About this book
In two earlier volumes, entitled The Logico-Algebraic Approach to Quan tum Mechanics (hereafter LAA I, II), I have presented collections of research papers which trace out the historical development and contem porary flowering of a particular approach to physical theory. One might characterise this approach as the extraction of an abstract logico-algebraic skeleton from each physical theory and the reconstruction of the physical theory as construction of mathematical and interpretive 'flesh' (e. g. , measures, operators, mappings etc. ) on this skeleton. The idea is to show how the specific features of a theory that are easily seen in application (e. g. , 'interference' among observables in quantum mechanics) arise out of the character of its core abstract structure. In this fashion both the deeper nature of a theory (e. g. , in what precise sense quantum mechanics is strongly statistical) and the deeper differences between theories (e. g. clas sical mechanics, though also a 'mechanics', is not strongly statistical) are penetratingly illuminated. What I would describe as the 'mainstream' logico-algebraic tradition is captured in these two collections of papers (LAA I, II). The abstract, structural approach to the characterisation of physical theory has been the basis of a striking transformation, in this century, in the understanding of theories in mathematical physics. There has emerged clearly the idea that physical theories are most significantly characterised by their abstract structural components.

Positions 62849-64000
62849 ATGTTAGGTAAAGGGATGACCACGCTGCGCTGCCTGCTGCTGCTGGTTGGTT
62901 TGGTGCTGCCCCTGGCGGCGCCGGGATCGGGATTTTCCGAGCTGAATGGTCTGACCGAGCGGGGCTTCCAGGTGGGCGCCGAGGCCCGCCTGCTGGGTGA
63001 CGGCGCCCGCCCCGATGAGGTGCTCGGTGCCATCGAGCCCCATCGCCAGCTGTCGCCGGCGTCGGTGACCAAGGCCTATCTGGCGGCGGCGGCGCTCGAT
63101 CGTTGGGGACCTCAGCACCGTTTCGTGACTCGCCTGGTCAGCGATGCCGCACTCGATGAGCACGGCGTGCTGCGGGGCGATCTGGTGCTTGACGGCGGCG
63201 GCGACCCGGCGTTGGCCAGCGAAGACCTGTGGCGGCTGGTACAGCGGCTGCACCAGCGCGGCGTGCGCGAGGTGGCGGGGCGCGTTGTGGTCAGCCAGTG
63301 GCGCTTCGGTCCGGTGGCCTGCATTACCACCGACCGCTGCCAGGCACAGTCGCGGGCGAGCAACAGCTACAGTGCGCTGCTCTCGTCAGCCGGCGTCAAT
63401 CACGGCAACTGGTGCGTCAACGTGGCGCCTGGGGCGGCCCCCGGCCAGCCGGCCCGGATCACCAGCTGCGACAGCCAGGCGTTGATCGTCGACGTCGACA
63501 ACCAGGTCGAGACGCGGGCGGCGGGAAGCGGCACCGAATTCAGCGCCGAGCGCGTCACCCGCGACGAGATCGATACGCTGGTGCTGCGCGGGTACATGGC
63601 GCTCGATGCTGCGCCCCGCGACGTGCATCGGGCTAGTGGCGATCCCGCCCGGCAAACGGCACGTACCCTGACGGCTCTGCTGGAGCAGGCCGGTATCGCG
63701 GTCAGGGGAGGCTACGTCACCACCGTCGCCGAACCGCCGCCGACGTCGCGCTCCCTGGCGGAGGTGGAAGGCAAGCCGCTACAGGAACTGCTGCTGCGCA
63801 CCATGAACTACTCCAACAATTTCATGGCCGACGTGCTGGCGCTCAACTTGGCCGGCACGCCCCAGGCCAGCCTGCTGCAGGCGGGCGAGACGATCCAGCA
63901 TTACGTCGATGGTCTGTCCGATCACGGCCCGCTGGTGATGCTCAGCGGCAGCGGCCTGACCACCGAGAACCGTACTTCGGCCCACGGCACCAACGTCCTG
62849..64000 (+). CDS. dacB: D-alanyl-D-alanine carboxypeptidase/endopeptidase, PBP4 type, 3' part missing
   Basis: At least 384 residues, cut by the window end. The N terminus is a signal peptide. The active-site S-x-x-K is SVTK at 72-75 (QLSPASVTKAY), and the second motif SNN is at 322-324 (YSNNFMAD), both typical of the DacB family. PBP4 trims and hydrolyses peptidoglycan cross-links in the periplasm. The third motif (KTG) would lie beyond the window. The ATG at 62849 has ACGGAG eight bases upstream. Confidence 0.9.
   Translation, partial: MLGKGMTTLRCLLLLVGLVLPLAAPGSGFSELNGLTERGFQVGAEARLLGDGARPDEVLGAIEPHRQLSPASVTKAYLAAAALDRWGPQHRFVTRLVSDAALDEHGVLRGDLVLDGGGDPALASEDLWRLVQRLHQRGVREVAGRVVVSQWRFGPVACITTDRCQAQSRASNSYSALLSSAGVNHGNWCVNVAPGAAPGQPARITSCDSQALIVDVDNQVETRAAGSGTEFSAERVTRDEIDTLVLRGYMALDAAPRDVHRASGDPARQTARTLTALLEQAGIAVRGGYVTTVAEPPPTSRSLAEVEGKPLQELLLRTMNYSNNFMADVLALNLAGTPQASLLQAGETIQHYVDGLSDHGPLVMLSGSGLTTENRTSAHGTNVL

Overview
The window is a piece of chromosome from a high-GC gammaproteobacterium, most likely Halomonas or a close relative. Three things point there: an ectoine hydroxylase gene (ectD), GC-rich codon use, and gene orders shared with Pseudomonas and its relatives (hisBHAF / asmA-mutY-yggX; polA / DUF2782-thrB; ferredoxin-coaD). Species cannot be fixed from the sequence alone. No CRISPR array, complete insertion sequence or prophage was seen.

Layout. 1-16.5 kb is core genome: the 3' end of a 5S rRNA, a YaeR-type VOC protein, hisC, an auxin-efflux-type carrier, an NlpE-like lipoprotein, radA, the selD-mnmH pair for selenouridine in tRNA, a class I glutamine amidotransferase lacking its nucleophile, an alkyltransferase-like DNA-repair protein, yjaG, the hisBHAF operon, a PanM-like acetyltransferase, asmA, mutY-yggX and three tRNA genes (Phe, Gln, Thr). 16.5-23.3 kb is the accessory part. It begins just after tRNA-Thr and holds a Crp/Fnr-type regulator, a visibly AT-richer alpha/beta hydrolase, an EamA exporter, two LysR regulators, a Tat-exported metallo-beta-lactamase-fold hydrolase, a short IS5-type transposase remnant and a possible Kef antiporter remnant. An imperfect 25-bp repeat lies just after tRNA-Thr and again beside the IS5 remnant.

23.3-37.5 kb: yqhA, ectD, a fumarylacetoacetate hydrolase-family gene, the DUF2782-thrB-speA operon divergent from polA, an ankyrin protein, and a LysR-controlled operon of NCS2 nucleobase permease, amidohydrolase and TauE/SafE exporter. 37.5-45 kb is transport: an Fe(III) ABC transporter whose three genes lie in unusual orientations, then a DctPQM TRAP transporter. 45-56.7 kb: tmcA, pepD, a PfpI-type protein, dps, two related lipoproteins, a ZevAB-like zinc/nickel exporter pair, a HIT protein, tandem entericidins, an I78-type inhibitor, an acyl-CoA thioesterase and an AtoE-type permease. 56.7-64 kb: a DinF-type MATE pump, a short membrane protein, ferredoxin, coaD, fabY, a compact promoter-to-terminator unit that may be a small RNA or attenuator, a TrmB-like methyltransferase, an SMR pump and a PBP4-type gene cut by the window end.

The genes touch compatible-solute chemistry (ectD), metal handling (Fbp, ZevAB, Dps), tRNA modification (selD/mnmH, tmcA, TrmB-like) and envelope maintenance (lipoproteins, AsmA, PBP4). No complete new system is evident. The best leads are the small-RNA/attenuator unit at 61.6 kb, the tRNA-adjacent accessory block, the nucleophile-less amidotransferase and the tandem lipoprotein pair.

physical theory probability quantum mechanics
Springer Science+Business Media B.V. 1979
Springer Book Archive
Series Print ISSN
Buy this book on publisher's site